Eichleay’s rich heritage is not only characterized by long-term family ownership, but also by family values: we approach all that we do with integrity, commitment, and a long-term perspective.
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George F. Eichleay, Jr.
As the health of the U.S. steel industry waned at the advent of the 21st century, focus transitioned to other more robust markets primarily in the western United States. Since 1988, Eichleay’s West Coast entities located in the San Francisco Bay and Los Angeles Areas have developed a wide range of capabilities in the Petroleum Refining, Chemical, Food and Beverage, Mining and Metals, High Tech, and Life Science Industries. Over the last quarter century, these nimble operations have grown steadily and developed a unique ability to execute major capital projects in conjunction with far more routine small cap work. There are great synergies that come from this combination. Small local firms cannot match our capabilities and resources. Large EPC firms cannot match our speed and flexibility. As the 5th generation of the family to lead the progression of businesses owned by his family , George F. Eichleay, Jr. remains committed to serving clients and promoting the core values that have remained constant over time: independence, differentiation, reinvention.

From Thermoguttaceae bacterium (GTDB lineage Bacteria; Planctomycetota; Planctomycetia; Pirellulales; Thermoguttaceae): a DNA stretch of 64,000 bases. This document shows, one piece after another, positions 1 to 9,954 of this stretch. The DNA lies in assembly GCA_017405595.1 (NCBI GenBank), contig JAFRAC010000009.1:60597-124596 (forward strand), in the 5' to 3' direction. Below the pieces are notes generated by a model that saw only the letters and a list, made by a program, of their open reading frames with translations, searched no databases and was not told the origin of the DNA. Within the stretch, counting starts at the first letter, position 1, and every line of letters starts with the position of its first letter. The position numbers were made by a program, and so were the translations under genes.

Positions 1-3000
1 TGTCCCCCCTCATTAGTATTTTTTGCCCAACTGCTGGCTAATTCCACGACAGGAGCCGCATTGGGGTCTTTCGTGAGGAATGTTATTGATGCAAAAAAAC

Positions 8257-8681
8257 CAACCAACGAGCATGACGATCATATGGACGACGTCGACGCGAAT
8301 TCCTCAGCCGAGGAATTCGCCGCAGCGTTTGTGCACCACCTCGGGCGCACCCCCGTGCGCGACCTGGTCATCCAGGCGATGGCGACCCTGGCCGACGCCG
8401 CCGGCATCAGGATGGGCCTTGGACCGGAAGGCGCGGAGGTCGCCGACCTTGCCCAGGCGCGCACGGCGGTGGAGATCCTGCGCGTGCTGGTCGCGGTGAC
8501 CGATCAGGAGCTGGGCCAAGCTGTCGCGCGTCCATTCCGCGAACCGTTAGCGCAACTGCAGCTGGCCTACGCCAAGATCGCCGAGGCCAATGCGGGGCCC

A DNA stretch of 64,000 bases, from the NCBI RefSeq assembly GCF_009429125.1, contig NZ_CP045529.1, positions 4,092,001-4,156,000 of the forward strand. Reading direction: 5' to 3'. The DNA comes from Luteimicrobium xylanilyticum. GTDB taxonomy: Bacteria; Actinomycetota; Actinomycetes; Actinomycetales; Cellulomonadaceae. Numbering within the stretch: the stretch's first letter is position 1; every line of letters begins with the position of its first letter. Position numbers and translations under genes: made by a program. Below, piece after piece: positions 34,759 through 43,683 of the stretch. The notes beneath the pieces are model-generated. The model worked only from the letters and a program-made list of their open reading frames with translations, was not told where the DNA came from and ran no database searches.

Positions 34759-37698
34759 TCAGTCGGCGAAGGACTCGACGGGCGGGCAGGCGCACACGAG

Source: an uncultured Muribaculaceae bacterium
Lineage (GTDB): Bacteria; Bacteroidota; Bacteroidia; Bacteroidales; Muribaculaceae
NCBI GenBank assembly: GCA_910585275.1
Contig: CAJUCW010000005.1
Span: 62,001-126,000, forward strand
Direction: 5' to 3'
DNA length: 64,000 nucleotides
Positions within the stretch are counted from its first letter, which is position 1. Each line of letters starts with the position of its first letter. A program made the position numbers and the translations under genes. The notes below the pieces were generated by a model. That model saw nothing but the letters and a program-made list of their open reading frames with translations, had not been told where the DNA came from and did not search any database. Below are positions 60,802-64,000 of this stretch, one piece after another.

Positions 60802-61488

George F. Eichleay, P.E.
In the early 1970's, George F. Eichleay (Geof) took over and leveraged Eichleay Corporation's reputation and existing client base to enter the engineering business. The rapid growth of several of his new ventures marked a paradigm shift away from direct-hire construction to emphasize engineering and management services. A primary motivation for pursuing this more integrated business model was to enable participation in the front-end development of projects. Moving up the value stream now provided far greater opportunities to influence the efficiency of the capital spending process for clients. Geof's commitment to this endeavor is perhaps best exemplified by his active involvement in the Construction Industry Institute (CII), a consortium of leading owners, engineers, and contractors committed to improving facility lifecycle costs. He served as Chairman of this organization in 1998 and was inducted into the National Academy of Construction in 1999. The scope, size, and complexity of the projects undertaken during this era, particularly in the steel industry, were a level beyond those encountered previously.
John W. Eichleay